"This is the largest housing project ever before constructed within the Air Force," said commander Jeff Szatanek, as he showed visitors the new home construction in Thrower Park.
The homes being built just off Jim Money Road are one part of a massive, multi phase project that will eventually include 1028 new homes.
"We're getting ready to open up the first of our homes. We're projecting that for March of this year. And we have within Thrower Park right now, 198 homes and 36 of those homes are getting ready to open in the first phase of construction," said Szatnek, who commands the 81st Civil Engineer Squadron.
One project manager calls the pace "fast and furious". The biggest challenge is a refrain that's all-to-familiar to many coast home owners still trying to rebuild.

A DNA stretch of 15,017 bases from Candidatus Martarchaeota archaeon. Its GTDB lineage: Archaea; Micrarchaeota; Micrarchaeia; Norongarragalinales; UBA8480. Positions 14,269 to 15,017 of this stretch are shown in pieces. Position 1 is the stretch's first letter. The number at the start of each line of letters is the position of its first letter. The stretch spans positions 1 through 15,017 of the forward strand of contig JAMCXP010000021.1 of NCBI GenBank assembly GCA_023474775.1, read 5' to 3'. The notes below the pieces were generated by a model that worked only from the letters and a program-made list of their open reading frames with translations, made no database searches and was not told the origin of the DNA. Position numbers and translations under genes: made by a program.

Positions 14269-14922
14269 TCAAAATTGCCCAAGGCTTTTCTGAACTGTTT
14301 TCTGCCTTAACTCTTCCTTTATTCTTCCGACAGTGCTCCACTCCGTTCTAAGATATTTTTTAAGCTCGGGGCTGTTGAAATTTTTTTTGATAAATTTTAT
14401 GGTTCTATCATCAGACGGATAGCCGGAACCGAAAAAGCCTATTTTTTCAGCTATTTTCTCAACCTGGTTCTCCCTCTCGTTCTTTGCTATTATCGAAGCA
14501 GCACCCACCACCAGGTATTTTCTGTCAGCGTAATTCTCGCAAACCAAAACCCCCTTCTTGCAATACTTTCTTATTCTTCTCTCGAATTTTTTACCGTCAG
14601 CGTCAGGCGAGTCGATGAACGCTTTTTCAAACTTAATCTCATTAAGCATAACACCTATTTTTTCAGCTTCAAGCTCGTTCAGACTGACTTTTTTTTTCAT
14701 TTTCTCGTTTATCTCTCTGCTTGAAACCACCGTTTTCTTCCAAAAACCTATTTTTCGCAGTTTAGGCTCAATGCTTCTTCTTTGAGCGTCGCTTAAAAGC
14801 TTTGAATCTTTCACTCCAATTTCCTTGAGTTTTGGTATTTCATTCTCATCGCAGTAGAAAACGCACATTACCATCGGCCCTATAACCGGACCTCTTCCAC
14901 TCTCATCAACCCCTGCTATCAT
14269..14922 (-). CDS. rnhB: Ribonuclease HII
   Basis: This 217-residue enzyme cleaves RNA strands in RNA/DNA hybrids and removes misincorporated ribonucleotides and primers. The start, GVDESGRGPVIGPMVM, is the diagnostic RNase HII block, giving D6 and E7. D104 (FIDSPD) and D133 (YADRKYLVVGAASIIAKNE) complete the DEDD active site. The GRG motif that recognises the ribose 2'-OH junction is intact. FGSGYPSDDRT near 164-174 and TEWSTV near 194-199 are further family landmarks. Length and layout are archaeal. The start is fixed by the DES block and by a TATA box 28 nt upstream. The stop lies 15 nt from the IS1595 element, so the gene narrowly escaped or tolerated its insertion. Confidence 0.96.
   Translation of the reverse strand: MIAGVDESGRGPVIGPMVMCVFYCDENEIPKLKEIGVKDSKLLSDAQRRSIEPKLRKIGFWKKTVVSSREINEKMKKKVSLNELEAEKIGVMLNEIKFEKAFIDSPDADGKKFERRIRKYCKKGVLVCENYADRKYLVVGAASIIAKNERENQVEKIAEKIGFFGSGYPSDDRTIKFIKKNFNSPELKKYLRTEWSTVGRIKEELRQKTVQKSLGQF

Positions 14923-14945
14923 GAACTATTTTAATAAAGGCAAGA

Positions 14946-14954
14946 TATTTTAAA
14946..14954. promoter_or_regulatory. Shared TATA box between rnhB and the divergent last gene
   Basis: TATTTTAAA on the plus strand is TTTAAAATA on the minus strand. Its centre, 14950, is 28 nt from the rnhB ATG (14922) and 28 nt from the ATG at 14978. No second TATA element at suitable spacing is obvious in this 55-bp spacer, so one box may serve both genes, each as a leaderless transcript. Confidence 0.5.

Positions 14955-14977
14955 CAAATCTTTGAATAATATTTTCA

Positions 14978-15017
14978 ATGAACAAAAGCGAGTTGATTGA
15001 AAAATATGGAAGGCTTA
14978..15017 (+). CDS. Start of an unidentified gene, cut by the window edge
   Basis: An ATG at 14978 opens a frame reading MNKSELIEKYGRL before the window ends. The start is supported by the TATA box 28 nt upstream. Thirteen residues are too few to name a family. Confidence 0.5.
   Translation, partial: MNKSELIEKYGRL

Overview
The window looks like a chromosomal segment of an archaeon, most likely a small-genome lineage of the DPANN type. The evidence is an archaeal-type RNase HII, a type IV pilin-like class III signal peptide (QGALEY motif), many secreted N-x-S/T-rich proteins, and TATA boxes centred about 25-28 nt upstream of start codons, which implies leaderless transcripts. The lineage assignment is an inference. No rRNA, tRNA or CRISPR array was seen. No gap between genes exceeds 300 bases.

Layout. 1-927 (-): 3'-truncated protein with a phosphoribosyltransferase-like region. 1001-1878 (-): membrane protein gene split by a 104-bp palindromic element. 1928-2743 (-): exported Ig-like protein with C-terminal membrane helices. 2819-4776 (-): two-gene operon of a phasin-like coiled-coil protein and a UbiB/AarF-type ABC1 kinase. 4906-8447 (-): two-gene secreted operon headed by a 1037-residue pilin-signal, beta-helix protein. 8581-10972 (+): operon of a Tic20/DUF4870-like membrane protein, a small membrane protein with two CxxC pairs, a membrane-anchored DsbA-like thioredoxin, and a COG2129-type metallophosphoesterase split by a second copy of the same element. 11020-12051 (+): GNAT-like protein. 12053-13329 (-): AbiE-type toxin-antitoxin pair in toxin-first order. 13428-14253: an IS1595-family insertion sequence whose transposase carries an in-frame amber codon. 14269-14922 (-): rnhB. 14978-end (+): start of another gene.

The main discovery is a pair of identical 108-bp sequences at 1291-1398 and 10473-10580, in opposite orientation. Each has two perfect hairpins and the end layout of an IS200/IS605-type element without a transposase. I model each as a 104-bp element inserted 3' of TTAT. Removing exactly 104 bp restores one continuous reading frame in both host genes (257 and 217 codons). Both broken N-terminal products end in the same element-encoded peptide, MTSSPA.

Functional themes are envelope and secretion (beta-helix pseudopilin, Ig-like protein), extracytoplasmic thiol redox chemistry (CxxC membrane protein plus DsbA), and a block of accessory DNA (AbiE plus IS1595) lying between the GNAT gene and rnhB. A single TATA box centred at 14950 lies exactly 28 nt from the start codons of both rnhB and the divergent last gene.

"Trying to get the contractors here to do the work has been the largest challenge. I mean we're all competing for the same labor force and it's really affected us cost wise," said project manager Bob Moseley.
Once the homes are finished, the housing office takes over the logistics assignment.
Brett Long must juggle families with available spaces.
"Really a challenge of moving people and deciding who's going to move based on where the next demolition is so we can construct new housing. Like a domino effect. I move one family, tear their house down, move them into a new home and vice versa. It's just going to continue for the next four years," he explained.
The new families will be living in more sturdy structures. The new houses all meet stringent hurricane standards.
"All the doors and windows are hurricane rated. We have sheer panels within the walls, interior walls. Additionally, we have a cable system that goes from the foundation up to the roofline," said on site manager, Larry Trafton.
The total housing project at Keesler will cost nearly $ 300,000,000.
Work will begin later this year on new home construction in the East and West Falcon neighborhoods.